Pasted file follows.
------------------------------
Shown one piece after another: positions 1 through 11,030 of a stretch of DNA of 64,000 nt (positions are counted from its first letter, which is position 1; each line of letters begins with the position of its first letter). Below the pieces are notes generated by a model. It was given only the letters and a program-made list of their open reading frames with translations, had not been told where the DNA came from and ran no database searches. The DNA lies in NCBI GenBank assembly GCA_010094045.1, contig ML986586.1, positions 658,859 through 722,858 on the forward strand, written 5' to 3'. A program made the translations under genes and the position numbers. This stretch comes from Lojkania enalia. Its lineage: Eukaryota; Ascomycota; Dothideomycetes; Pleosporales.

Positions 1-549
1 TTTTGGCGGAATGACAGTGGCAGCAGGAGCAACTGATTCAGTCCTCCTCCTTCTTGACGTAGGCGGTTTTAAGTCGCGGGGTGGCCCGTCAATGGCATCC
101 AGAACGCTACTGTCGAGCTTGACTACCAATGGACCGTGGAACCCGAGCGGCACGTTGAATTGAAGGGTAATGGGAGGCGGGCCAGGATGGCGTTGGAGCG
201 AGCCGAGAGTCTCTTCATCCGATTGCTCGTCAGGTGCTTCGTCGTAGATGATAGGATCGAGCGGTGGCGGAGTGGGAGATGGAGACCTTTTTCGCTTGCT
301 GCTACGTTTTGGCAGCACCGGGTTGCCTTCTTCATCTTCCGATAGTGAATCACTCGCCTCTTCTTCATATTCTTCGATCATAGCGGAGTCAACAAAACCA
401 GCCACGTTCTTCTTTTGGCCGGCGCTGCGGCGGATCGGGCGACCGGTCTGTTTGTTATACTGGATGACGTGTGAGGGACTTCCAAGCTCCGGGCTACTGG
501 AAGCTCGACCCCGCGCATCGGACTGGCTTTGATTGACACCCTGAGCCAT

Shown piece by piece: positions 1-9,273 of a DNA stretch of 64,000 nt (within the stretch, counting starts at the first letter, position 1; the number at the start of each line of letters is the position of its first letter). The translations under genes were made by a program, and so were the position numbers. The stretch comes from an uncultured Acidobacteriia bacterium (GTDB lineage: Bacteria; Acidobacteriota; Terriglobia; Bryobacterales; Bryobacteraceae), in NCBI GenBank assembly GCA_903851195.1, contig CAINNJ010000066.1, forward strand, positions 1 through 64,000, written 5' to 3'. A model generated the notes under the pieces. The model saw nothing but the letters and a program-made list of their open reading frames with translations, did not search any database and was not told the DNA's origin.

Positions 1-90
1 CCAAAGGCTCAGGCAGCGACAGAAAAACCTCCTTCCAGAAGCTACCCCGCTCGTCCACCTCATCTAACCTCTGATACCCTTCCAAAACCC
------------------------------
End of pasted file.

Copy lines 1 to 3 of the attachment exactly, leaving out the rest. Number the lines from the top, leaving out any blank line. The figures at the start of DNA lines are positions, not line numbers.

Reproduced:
Shown one piece after another: positions 1 through 11,030 of a stretch of DNA of 64,000 nt (positions are counted from its first letter, which is position 1; each line of letters begins with the position of its first letter). Below the pieces are notes generated by a model. It was given only the letters and a program-made list of their open reading frames with translations, had not been told where the DNA came from and ran no database searches. The DNA lies in NCBI GenBank assembly GCA_010094045.1, contig ML986586.1, positions 658,859 through 722,858 on the forward strand, written 5' to 3'. A program made the translations under genes and the position numbers. This stretch comes from Lojkania enalia. Its lineage: Eukaryota; Ascomycota; Dothideomycetes; Pleosporales.

Positions 1-549
1 TTTTGGCGGAATGACAGTGGCAGCAGGAGCAACTGATTCAGTCCTCCTCCTTCTTGACGTAGGCGGTTTTAAGTCGCGGGGTGGCCCGTCAATGGCATCC